Absolutely, we have a big challenge. We know that Hispanics in Latin America over index in piracy. We have a new product that is launching. We have to create brand awareness and it’s a marketing problem. Part of the job is taking down content that is illegal. But also let’s retarget those confused consumers that might not know that ViX is around, let’s retarget the people that might not know that there is a legitimate alternative and make sure they know about ViX and that they can consume content legitimately. It’s a different angle on how we can look at piracy from a distribution and sales standpoint. Let’s use pirate data to know where we’re licensing out formats next. Where are we acquiring rights where we know that it’s a particular appetite for something, let’s inform distribution decisions, content acquisition decisions can be informed. And certainly, the product design can be informed, we can identify vulnerabilities of our product, understand where it is leaking, so that we can build a product that is more resilient and more robust. We could easily focus on just compliance rates, and the story would be very grim, compliance rates historically have been trending down but again that’s missing a big portion of the picture.
That makes absolute sense. If we look at the future, as you have just said, the landscape of illicit content distribution is increasing and evolving, what do you see the future holding for your business and what are the future challenges?
I think, convincing Hispanic consumers in Latin America to pay with credit cards online is a big hurdle that we need to get through, account sharing is definitely a big hurdle, and competing against the fully loaded black box offerings is very difficult because rights are very expensive to secure and oftentimes these are sold at a regional level. We have to make sure that pirate devices and offerings are not viable substitutes for our services so that consumers continue to come to us and we keep monetising. To me, it is a critical business challenge that requires collaboration with internal stakeholders across the board, with outside organisations and outside vendors. The more we can talk about the piracy problem, the more collectively we can help each other to tackle this problem. It’s going to mean something different to me as a content creator, broadcaster than to a movie studio. It’s a completely different way that the problem affects me but it’s good to talk about it.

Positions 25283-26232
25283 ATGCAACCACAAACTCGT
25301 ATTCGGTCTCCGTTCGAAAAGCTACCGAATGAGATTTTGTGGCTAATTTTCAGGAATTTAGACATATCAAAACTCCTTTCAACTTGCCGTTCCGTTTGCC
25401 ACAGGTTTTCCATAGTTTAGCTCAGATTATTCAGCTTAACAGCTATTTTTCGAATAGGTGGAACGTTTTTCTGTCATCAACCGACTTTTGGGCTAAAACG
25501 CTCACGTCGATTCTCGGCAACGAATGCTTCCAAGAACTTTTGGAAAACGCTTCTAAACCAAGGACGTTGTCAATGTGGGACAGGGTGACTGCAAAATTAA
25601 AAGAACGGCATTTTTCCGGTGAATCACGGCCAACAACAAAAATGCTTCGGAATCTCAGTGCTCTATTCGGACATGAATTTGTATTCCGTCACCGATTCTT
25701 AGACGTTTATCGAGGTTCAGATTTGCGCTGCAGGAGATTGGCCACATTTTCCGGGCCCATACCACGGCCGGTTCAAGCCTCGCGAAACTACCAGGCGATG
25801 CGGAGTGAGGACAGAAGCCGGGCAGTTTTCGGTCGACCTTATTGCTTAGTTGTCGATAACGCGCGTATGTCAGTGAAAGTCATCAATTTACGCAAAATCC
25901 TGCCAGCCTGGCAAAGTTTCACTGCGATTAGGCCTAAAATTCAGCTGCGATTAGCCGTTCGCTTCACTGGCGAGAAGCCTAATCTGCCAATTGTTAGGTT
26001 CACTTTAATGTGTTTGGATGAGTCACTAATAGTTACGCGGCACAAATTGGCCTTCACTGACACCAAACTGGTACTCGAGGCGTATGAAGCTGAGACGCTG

And I guess it’s recognising as well that irrespective of the architecture and topology of the supply chain with CAS and DRM, there is always going to be leakage, it’s a fact of life, it’s about accepting that but at the same time working intelligently to reduce that leakage?
Piracy is a fluid problem. The pirate will learn, change and adapt and become resilient. And then you also have to change as you go. So we have to stay on our feet and also take it as an opportunity to lean in and learn from the piracy problem. Learn who your next consumer could be, learn who your early adopter could be, learn and not just whack pirates.
Thank you Alvaro for your insight!
You can watch the full conversation on our YouTube channel